In select cases, a student who does not meet the requirements for full admission may be granted provisional admission. Students may apply for full admission after resolving the admission deficiencies. The Illinois Basic Skills test also must be passed prior to admission. Candidates may be asked to submit to or secure a criminal background check as part of the admission process.
A student-at-large is not a degree candidate. However, should a student decide to apply for full admission status at a later time, but within five years of course completion, only three courses (nine semester hours) will be accepted for credit. At-large students are allowed to take a maximum of three courses with permission of the Program Director.
TRANSFER ADMISSION PROCEDURES
Students may apply up to 12 semester hours of graduate-level work from other regionally accredited institutions to their program of school counseling. A transfer student will follow the admission criteria described above (full and provisional). The following conditions apply to the acceptance of transfer credit.
- Only courses with a grade of B or better will be accepted.
- Coursework must have been completed at an accredited graduate school.
- Appropriateness of coursework will be decided by the Graduate Program Director at the time of the studentís application to the program.
- Courses from outside the United States will be considered if they are evaluated as graduate level by the Commission of Accreditation of the American Council on Education.
TRANSFER OF CREDIT AFTER MATRICULATION
Students who are already matriculated at Lewis University and wish to transfer in a course must seek written approval from the chairperson or Program Director before the course is attempted. Only courses with a grade of B or better will be accepted. Students may transfer in up to 2 courses.
The student will be awarded the Master of Arts degree when he or she has:
- Completed at least 40 hours of graduate study as stipulated below.
- Successfully passed the comprehensive examination, which is normally attempted after 30 hours are completed.
- Attained a GPA of 3.0 or above.
GRADE POINT REQUIREMENT
Any student admitted to the Graduate Counseling program whose GPA falls below 3.0 will automatically be placed on academic probation. If the condition of probation extends beyond two courses, the student will be dropped from the degree program. Students may continue to take courses under special circumstances at the discretion of the Program Director.
Only grades attained in Lewis University graduate courses will be used in determining the GPA. No more than two courses in which a grade of C is earned will count toward degree requirements. A grade of D will not count toward degree or certification requirements. A 3.00 cumulative GPA is required for graduation.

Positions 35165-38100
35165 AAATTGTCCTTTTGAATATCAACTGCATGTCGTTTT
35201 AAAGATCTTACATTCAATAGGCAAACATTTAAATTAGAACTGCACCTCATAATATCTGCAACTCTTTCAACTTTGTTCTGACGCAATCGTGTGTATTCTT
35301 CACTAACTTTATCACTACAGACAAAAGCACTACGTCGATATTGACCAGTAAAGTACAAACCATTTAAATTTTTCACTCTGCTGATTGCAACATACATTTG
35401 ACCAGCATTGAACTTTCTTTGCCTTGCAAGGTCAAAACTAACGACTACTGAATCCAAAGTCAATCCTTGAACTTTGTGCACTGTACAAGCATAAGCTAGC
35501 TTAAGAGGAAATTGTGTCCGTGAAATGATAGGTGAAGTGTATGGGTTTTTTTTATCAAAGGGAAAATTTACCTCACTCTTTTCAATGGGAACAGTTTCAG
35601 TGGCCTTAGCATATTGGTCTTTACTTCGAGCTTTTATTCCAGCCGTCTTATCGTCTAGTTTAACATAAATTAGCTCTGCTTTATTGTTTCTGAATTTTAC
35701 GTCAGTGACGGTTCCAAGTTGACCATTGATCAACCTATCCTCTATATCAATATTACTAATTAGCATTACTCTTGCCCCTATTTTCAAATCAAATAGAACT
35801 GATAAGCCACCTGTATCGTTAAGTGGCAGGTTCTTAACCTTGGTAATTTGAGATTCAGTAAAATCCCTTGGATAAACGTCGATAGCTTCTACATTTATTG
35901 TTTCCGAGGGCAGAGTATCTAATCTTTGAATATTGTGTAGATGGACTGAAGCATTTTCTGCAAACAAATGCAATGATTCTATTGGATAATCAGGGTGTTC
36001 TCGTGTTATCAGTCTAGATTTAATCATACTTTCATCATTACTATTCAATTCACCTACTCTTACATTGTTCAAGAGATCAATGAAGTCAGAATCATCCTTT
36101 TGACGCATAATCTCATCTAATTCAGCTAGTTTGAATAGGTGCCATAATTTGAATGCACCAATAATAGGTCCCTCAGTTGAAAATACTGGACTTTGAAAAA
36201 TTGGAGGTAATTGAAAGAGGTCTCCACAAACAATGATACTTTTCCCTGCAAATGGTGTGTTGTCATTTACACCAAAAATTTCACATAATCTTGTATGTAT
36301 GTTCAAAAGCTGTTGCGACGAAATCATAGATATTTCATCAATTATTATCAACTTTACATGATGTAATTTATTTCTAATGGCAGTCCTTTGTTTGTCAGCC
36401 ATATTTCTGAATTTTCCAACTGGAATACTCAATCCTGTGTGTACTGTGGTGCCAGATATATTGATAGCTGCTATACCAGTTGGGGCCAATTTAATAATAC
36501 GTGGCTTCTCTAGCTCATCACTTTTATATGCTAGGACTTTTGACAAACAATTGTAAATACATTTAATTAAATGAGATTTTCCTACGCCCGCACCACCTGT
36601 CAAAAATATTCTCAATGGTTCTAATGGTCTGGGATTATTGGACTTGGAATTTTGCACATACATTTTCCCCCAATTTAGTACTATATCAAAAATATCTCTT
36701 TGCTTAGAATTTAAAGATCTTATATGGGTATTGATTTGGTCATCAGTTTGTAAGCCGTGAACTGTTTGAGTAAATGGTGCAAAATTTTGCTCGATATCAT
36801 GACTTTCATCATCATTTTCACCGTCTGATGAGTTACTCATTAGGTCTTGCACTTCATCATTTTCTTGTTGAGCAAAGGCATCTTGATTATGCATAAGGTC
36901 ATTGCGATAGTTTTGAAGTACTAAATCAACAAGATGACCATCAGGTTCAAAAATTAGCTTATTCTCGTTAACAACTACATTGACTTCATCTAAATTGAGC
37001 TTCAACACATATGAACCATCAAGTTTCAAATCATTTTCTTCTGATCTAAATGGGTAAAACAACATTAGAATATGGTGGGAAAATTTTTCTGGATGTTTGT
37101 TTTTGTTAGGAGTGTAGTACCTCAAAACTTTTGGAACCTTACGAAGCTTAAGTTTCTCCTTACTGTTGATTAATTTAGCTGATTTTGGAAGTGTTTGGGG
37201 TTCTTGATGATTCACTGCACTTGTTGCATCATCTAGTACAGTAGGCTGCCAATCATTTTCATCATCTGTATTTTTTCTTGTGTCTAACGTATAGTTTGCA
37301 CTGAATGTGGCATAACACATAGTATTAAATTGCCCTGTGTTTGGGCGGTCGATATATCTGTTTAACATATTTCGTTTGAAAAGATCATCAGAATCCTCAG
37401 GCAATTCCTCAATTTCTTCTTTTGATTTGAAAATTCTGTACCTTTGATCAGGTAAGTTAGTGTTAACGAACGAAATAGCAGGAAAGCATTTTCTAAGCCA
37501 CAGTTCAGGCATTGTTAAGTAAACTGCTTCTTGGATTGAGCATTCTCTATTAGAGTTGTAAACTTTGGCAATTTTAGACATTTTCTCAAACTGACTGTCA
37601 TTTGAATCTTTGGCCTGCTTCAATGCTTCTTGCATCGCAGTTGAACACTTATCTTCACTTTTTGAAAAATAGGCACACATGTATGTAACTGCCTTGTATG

COURSE FORMATS AND CREDIT
Courses are offered in the evening, and workshops are offered on weekends, each semester and summer. The normal load for a full-time graduate student is three courses, or nine semester hours. For those who are employed full time, the normal semester load is two courses, or six semester hours.
Because practicum and internship courses are rarely completed in an academic calendar, incomplete grades in 27-581 and 27-591 will not turn into the grade of ďIFĒ after the first six weeks of the following semester. Incomplete grades in all other coursework follows the policy explained in the General Information section of this catalog.
Students must complete all requirements within seven years from the time of completion of their first graduate course at Lewis University.
ENROLLMENT OF UNDERGRADUATES IN GRADUATE COURSES
Registration by undergraduates in graduate courses shall be limited to a maximum of two courses. The student must be within 16 credits of completing the bachelorís degree requirements, have at least a 3.0 grade point average, and have the approval of the School Counseling Graduate Director.
Credit earned in a graduate course may be considered as graduate credit, or as undergraduate credit to be counted in the number of credits required for the baccalaureate degree. Credit earned in a graduate course may not be counted toward more than one degree.
Registration for graduate courses will be included on the studentís undergraduate registration form. It should be understood that credit earned in graduate courses completed while the student was an undergraduate will not necessarily be applicable to a graduate degree at Lewis University. I. Core Courses (39) 27-505 Research in Counseling (3) 27-511 Individual Appraisal (3) 27-512 Interviewing Skills (3) 27-520 Advanced Developmental Psychology (3) 27-522 Career Development Theory (3) 27-541 Psychopathology (3) 27-565 Group Dynamics and Counseling (3) 27-570 Principles and Methods of School Counseling (3) 27-576 Organization of School Counseling (3) 54-577 Exceptional Learners in Inclusive Communities (3) 51-576 Multicultural Foundations for Educators and Counselors (3) 27-581 Practicum in School Counseling (3) 27-591 Internship in School Counseling (3)II. Elective (1)
Students in option 1 and 2 are required to take the one credit hour workshop: Counseling Issues in Special Education. ďStudents who are in option 3 as well as students who are enrolled in option B, Certified Teacher-Professional Counselor, are required to take the one credit hour workshop: Introduction to Mental Health Workshop (1).III. Professional Counselor Option 26-567 Treatment of Substance Abuse (3) 26-577 Counseling Theories: II (3) 26-575 Family Dynamics and Counseling (3) 26-578 Professional and Ethical Issues in Counseling (3) 26-550 Workshop: Introduction to Mental Health (1)IV. Additional requirements
for those who lack a teaching certificate: 56-531 Classroom Management for School Counselors (3) 56-548 Educational Organization School Counselors (3)